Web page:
By Andrew Smalley
High school students submitted more than 10 million applications to colleges and universities in 2017, an increase of more than 10% compared to just three years earlier.
As the number of applications continues to grow and admissions at elite schools decline, both institutions and states are increasingly focusing on admission policies and decisions.
The issue of college admissions was further amplified when federal prosecutors indicted more than 30 college parents as part of the bribery scandal that became known as Operation Varsity Blues. The scandal surrounded wealthy parents who paid an admission consultant to help their students gain admission to elite schools by rigging standardized tests or bribing coaches to ensure admission as a student-athlete.
After news of this scandal broke in March, California lawmakers scrambled to introduce legislation to address admissions practices at many of the schools that were part of the scandal. By the end of the session, legislators had enacted three major bills related to admissions:
- AB 697 requires governing bodies of each institution to provide annual reports to the Legislature on any preferential treatment in admission. This includes applicants who are admitted on the basis of their relationships to donors or alumni of the institution. Schools that use preferential treatment in admissions will have to provide detailed enrollment information to the Legislature.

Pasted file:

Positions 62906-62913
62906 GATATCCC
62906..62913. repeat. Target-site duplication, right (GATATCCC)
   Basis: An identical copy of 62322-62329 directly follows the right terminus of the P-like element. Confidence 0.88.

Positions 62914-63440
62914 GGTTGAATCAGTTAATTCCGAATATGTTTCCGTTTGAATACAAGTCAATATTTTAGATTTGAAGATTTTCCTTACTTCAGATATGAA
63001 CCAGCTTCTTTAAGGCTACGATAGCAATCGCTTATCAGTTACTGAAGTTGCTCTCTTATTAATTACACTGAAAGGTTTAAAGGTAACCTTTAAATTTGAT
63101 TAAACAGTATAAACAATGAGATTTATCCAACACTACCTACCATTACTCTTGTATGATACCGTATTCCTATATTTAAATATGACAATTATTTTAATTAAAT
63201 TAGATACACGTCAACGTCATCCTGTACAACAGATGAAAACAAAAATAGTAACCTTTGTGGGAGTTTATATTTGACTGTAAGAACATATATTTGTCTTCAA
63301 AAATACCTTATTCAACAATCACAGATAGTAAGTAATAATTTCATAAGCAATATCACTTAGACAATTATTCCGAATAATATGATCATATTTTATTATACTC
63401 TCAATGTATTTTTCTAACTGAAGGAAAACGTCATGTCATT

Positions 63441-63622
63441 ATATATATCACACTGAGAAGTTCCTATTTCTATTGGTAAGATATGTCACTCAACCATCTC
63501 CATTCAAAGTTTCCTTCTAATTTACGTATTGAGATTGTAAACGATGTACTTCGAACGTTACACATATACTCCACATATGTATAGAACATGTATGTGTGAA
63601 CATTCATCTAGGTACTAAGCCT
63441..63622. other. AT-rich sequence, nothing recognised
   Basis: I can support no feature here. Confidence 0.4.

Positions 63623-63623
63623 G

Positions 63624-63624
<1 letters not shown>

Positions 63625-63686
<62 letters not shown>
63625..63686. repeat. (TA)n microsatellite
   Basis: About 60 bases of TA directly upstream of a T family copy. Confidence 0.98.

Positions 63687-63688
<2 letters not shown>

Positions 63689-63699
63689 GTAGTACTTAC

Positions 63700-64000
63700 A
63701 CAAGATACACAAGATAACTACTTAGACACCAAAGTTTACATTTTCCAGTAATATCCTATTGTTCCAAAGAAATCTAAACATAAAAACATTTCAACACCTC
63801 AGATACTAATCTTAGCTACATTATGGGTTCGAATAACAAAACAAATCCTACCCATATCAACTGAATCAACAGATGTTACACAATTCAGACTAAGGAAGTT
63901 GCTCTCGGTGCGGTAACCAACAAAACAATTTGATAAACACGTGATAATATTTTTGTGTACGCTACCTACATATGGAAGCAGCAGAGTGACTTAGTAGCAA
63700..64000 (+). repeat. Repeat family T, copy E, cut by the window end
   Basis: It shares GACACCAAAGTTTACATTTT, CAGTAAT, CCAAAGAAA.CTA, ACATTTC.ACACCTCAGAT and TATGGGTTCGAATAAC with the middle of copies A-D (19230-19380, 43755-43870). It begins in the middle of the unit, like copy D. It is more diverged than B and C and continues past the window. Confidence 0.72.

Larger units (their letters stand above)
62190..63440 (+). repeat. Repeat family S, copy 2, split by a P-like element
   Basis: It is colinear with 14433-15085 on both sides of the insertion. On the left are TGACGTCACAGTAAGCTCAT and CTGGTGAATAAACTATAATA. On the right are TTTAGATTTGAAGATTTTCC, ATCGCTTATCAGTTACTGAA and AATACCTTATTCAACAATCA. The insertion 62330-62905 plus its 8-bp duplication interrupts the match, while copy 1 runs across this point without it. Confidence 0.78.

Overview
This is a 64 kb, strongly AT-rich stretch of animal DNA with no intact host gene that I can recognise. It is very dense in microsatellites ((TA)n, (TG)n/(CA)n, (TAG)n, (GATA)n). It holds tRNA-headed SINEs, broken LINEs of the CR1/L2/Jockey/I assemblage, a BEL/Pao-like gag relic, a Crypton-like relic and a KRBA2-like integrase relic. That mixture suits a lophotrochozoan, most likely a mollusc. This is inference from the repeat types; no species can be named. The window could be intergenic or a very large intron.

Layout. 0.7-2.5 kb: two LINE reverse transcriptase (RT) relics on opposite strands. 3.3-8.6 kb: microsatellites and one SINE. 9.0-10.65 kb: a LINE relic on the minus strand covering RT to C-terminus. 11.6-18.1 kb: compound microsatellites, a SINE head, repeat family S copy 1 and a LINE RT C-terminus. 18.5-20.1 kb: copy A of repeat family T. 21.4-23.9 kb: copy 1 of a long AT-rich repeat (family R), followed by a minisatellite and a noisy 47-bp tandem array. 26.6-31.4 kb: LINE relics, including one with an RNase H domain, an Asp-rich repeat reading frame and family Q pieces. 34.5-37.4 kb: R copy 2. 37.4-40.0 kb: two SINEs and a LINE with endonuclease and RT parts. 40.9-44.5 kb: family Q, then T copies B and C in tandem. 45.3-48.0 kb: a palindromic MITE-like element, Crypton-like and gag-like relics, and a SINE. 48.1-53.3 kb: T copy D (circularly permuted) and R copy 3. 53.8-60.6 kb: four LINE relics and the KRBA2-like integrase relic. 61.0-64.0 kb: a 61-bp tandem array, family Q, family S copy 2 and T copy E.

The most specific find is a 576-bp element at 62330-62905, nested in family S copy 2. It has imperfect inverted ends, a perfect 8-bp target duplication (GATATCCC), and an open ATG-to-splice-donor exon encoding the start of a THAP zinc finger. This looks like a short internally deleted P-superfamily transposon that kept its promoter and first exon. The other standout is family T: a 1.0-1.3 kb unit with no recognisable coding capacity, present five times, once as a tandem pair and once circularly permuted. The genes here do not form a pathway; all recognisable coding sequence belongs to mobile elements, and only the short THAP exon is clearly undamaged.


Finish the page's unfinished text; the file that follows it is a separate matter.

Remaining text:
- AB 136 prohibits taxpayers who were charged and found guilty as part of the federal investigation from benefiting from contributions and deductions made to charities involved in the admission scandal. Several parents may have claimed payments to charities involved in the scandal as deductions on their taxes. This bill rules those deductions as unlawful.
- AB 1383 would prohibit admission by exception—such as admission for a student with a special talent in athletics or the arts—unless the admission has been approved by at least three senior campus administrators.
While these bills represent substantial changes to admissions policies in the state, more far-reaching proposals failed to pass or were modified by legislators. For example, the original version of AB 697 would have created an outright ban for all preferential treatment related to donors or alumni. An additional bill to more closely regulate college admissions consultants, such as the one involved in the scandal, stalled in the state Senate.
In 2019, 13 states introduced legislation relating to admissions and enrollment and 17 bills were enacted into law. Not all this legislation is directly related to the admissions scandal. For example, Colorado passed SB 170, which prohibits state institutions of higher education from inquiring into an applicant's criminal or disciplinary history on an application for admission. The bill does provide exceptions for prior convictions related to some crimes, including stalking, sexual assault and domestic violence.
Other states reviewed and modified their procedures for automatic admission. Illinois passed the Public University Uniform Admission Act to admit first-time applicants who graduate from state high schools with specified grade point averages. Texas passed HB 539 to amend its Ten Percent Plan to ensure admission for high school valedictorians, regardless of the size of their graduating class.
As more schools move toward test-optional admissions and the fallout from the Operation Varsity Blues scandal persists, states will likely continue to address college admissions policies and rules in order to ensure residents have access to postsecondary education institutions.
Andrew Smalley is a research analyst in NCSL’s Education Program.